Secretary of State Colin Powell says the United States would help pay for the removal and destruction of North Korea's nuclear facilities as part of a deal for an "irreversible" end to Pyongyang's weapons program. Mr. Powell says there has been progress in six-party talks on the issue.

The costs associated with an end to the North Korean nuclear program would be considerable. And Mr. Powell is making it clear that, in the context of a disarmament deal, the United States and other parties to the Chinese-sponsored, six-party talks would be prepared to help underwrite the task.

In an interview with reporters from Japan and the U.S.-funded Radio Free Asia, the text of which was released Friday, Mr. Powell pointed to the example of Libya, which has received U.S. disarmament help since it renounced weapons-of-mass-destruction late last year.

But Mr. Powell cautioned that aid to North Korea could only come in the context of a disarmament deal that is "totally irreversible" and includes Pyongyang's plutonium-based weapons efforts, as well as the enriched uranium program the United States insists North Korea has, but North Korea refuses to acknowledge.

The Secretary, who reiterated U.S. peaceful intentions toward North Korea, said he thinks there has been progress in the six-party talks, which are expected to resume late next month. However, he said he could not predict if an agreement can be wrapped up within a year.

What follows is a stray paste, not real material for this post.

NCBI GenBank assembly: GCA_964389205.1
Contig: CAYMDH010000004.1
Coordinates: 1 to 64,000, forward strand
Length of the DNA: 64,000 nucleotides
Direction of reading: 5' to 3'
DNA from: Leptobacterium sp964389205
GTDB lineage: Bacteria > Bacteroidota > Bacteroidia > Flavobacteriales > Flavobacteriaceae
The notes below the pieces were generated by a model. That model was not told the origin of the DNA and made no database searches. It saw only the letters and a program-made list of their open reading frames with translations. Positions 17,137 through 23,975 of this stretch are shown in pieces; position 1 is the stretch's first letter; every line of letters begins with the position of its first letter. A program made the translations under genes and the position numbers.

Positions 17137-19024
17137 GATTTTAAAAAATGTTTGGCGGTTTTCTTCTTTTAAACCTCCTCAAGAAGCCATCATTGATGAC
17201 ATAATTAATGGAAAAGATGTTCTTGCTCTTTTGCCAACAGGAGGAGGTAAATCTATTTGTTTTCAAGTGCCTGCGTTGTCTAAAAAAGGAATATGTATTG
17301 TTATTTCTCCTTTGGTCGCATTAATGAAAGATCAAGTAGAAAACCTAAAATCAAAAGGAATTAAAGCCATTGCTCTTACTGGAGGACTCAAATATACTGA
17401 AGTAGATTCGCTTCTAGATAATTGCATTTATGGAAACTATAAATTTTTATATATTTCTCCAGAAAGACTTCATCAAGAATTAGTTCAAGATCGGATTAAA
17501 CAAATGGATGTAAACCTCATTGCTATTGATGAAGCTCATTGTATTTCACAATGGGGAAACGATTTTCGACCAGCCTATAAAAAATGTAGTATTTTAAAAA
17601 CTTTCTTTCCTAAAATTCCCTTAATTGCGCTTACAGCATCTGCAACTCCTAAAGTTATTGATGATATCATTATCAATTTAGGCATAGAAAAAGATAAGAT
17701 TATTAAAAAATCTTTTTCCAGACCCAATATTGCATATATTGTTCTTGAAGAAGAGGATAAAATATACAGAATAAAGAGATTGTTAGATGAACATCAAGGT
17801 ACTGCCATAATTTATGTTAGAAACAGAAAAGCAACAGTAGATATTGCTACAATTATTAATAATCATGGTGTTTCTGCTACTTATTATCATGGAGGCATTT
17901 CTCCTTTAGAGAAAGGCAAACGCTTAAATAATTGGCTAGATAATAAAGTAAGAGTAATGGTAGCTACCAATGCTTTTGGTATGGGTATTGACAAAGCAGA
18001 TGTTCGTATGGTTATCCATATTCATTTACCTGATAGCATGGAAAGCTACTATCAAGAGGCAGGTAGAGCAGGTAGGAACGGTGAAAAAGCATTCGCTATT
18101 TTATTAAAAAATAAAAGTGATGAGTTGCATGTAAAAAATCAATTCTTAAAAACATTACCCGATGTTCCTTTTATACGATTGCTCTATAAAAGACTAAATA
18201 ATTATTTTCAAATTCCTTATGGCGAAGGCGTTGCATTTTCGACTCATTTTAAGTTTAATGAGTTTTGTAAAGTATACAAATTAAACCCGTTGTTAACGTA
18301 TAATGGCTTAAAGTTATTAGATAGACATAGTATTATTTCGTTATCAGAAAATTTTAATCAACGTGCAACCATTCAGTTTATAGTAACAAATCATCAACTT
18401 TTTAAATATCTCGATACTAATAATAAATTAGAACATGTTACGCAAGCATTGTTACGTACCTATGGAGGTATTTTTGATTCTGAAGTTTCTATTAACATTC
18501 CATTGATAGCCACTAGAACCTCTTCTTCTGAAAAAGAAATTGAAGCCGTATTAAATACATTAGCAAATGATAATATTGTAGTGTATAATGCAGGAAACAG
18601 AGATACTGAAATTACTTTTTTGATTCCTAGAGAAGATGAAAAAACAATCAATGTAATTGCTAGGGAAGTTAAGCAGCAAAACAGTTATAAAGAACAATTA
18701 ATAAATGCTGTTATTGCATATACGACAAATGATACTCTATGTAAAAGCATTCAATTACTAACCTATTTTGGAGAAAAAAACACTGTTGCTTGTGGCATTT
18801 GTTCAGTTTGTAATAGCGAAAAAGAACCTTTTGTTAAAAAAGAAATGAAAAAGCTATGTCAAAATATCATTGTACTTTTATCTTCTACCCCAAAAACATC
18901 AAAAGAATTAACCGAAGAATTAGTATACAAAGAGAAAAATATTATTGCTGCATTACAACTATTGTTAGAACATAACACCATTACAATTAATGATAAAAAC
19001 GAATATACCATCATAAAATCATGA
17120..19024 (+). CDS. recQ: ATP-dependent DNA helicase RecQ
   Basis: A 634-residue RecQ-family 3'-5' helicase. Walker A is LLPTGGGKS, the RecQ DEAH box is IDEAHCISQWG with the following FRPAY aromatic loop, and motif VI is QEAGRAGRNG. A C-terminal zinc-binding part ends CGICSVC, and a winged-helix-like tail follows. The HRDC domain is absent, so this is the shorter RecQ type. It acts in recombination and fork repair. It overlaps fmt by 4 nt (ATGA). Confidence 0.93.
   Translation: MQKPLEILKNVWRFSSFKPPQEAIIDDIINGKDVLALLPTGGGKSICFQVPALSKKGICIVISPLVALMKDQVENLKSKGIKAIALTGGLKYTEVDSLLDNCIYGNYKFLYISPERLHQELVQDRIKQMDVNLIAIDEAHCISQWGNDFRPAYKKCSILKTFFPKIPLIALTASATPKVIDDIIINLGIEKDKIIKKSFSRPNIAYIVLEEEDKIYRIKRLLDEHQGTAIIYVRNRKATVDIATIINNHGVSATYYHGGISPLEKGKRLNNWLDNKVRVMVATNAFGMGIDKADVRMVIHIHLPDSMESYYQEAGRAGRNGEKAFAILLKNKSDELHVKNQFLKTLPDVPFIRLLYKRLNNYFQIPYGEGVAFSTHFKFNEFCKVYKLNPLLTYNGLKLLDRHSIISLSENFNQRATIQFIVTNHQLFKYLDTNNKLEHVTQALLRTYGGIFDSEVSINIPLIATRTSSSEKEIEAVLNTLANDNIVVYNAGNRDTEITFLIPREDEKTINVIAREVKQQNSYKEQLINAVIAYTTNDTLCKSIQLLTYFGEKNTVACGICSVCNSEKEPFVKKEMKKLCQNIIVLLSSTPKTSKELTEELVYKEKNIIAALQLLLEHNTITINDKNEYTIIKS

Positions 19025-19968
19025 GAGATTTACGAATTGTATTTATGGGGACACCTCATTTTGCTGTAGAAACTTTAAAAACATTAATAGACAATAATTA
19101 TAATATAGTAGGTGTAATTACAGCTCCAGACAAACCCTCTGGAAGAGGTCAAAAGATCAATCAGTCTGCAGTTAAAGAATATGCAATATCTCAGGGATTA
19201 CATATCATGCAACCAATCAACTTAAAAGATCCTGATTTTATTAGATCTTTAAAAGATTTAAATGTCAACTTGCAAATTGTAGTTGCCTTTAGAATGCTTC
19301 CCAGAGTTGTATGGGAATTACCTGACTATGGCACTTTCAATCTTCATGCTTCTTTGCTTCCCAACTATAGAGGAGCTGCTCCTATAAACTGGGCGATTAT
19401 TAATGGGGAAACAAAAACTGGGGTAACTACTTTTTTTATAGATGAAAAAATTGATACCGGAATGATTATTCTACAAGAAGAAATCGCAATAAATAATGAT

On other issues in the wide-ranging interview, Mr. Powell said Japan must consider revising pacifist elements of its post-WWII constitution, if it wants to become a permanent member of the U.N. Security Council.

He also said he hoped that, as Japan examines its business relations with Iran, it would consider that Tehran "is not behaving in a responsible manner" with the international community in regard to its nuclear program, which the United States says has a secret weapons component.

Mr. Powell expressed disappointment that the Burmese government's "road map" for political reform, issued a year ago, has not led to pluralistic democracy.

He said as long as Nobel Laureate Aung San Suu Kyi and her party are denied the opportunity to take part in the country's political life, the United States will continue to speak out strongly and look for new "levers" by which to pressure the regime.

Mr. Powell also said under questioning that Muslim Uighurs from China, detained at the U.S. Naval base at Guantanamo Bay, Cuba since the U.S.-led invasion of Afghanistan, would not be sent back to China on their release.

But he said finding places of refuge for the Uighurs, believed to number about a dozen, "is not a simple matter" and that the United States is considering several candidate countries.